There are a lot of very silly iPhone 6 concept images and videos around, from convex curves that maximize reflections and vulnerability to damage, to completely transparent phones (invisible batteries and circuit boards are the new black, apparently). This concept by Sam Beckett isn’t terribly exciting, but it is likely reasonably close to what we might expect Apple to do … Read more
The iPhone 6 concepts of course started appearing even before the iPhone 5s was launched, but now that the new handsets are old news, the concept bandwagon is gathering speed.
Apple is known to be testing a variety of handset sizes, but has always said a phone should be usable with one hand, which rules out any of the more tablet-like sizes out there. An obvious way to increase the screen size without greatly increasing the external dimensions of the phone is work on reducing the size of the bezel.
Apple already did this with the iPad Air (though in that case to reduce the dimensions while retaining the screen size). That’s the approach we see in what I consider to be one of the most realistic concepts out there …
In light of the upcoming launch of iOS 7, designer Stu Crew and other designers have imagined what a version of the OS X operating system with iOS 7 design principles could look like. Crew’s design matches iOS 7 by removing the heavy, metaphoric textures from OS X. The image above showcases a look at a desktop with many of the apps, and you can see how Finder, Calculator, Contacts, and iTunes received inspiration from iOS 7.
With iOS 5, iOS 6 and OS X Lion, OS X Mountain Lion, Apple moved to unify both the feature-sets and user-interfaces of its mobile and desktop operating systems. This fall, due to a leadership change at Apple, iOS and OS X will see different design philosophies. iOS 7 is “flat,” lacks heavy textures, while OS X retains its long-existing silver/metal design, keeps the green felt in Game Center, but drops the leather in Calendar and Contacts.
With integrated experiences and uniformity embedded into Apple’s DNA, it would not be surprising to see OS X look like iOS again in coming years. Below is a full gallery from Crew (in addition to some more mockups from other designers) of what an iOS 7-inspired OS X could look like.
Since we’ve posted our exclusive details on what Apple and Jony Ive has in store for iOS 7, there have been a ton of great concepts popping up that take into account the company’s new “very flat” approach to redesigning the OS. The first concept, above, comes to us from Simplyzesty.com’s art director Philip Joyce who has imagined a flat iOS including a new look for Siri and the lock screen, a customizable home screen, and redesigned icons that all take the “flat” approach to heart.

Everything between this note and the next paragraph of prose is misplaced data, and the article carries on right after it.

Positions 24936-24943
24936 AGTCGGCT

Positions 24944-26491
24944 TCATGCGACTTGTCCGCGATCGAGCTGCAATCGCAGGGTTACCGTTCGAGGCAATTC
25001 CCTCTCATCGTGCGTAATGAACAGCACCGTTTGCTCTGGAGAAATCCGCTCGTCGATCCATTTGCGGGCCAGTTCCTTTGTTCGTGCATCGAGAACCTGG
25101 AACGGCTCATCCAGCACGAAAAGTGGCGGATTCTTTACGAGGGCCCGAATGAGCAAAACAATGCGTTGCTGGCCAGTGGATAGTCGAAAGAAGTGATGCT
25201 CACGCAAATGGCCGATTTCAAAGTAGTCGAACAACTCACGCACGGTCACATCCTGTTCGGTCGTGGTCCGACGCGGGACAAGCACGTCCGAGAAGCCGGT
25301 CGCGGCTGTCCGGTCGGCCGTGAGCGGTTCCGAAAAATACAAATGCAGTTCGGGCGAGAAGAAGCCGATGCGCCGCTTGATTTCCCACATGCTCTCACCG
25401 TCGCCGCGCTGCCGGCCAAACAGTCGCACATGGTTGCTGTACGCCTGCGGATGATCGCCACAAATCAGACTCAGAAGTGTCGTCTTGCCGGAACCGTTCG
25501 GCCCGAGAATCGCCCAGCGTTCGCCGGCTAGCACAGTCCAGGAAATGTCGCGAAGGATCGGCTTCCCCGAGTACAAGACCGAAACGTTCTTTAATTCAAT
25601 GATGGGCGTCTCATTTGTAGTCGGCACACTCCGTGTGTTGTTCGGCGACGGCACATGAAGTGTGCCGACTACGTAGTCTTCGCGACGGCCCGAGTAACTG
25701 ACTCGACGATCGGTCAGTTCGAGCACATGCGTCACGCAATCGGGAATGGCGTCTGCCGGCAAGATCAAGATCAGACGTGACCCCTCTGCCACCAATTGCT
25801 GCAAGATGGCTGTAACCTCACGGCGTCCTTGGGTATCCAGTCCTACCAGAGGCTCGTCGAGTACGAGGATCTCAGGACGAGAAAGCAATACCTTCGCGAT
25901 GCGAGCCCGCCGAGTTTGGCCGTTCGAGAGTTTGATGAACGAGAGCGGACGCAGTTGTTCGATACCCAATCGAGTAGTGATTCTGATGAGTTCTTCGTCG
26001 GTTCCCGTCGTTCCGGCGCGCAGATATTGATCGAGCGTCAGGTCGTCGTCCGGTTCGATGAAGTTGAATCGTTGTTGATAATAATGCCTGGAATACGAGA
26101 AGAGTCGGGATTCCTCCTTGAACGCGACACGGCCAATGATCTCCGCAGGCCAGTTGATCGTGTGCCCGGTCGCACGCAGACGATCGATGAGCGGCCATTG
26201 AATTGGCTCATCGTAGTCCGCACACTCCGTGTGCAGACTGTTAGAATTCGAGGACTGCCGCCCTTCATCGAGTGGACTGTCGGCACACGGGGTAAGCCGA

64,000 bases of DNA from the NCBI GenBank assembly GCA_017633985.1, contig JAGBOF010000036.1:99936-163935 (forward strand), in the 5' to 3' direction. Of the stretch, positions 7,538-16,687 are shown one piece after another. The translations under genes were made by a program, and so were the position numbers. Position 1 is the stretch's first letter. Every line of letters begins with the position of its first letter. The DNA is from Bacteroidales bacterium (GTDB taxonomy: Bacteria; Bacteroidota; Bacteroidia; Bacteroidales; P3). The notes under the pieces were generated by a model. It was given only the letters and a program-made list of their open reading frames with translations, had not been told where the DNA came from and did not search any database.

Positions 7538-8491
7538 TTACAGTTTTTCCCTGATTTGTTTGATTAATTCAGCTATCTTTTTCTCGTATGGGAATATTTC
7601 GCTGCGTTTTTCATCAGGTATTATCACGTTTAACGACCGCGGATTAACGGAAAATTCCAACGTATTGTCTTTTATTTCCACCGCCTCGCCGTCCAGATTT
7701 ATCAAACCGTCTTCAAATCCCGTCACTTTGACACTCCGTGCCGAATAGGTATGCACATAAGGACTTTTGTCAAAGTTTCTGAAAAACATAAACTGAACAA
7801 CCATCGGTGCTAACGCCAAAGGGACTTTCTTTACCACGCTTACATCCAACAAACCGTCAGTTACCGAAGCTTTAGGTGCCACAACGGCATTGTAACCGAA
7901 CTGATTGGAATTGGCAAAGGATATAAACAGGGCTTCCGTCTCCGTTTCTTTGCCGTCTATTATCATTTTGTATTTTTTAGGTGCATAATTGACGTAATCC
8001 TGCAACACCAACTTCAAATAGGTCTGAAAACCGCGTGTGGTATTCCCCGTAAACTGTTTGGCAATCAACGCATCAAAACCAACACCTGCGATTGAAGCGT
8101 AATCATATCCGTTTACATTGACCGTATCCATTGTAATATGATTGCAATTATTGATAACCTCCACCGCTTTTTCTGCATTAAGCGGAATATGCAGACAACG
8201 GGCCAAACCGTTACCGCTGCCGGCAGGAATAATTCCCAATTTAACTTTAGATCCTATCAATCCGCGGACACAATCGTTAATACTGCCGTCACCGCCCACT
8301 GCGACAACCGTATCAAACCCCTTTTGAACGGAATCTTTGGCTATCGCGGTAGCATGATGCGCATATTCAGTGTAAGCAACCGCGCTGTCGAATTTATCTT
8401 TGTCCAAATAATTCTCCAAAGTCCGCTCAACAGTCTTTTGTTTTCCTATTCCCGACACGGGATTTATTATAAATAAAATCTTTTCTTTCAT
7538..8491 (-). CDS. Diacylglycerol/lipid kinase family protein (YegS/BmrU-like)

A member of The Verge forums, going by the name of “Knowledge”, posted the Apple TV concept below that envisions a future Apple TV OS where users could tap into multiple content sources from cable/satellite providers, local devices, and elsewhere. It would also integrate Siri (and Facetime) for scheduling recordings, changing channels, etc., and a unified search of all content.
Unified search looks for content in library, app store, iTunes, and TV Guide. Also brings the ability to use Siri for scheduling recordings, setting reminders, changing channels, playing music, playing video from library, opening an app, finds content available for purchase in iTunes, etc etc.
The full gallery is below: Read more
Editing text on an iOS device can often be cumbersome. Currently, it requires you to tap twice to select text, and then drag small blue cursors to highlight a portion, or try to tap in between letters to set the cursor. To demonstrate a more efficient method of navigating text on an iPad, YouTube user danielchasehooper posted the video above showing a concept of moving the cursor and editing text with gestures.
When performing lots of edits in larger documents the direct interaction metaphor falls apart for cursor control. Even short portions of text can be painful to edit when you need to move the cursor to a precise location. Would you ever want to write a document on your computer without using the arrow keys? This is the reality iPad users face because they do not have the equivalent of arrow keys. There is a better way.
In the video, we see a dragging gesture on top of the keyboard being used to control the cursor. We also see a two-finger drag to move it faster and the ability to select a portion of text by holding a button while dragging. The video certainly makes a good case that Apple’s current implementation could be improved. The video’s creator urges iOS users to contact Apple and request the feature with the following provided instructions: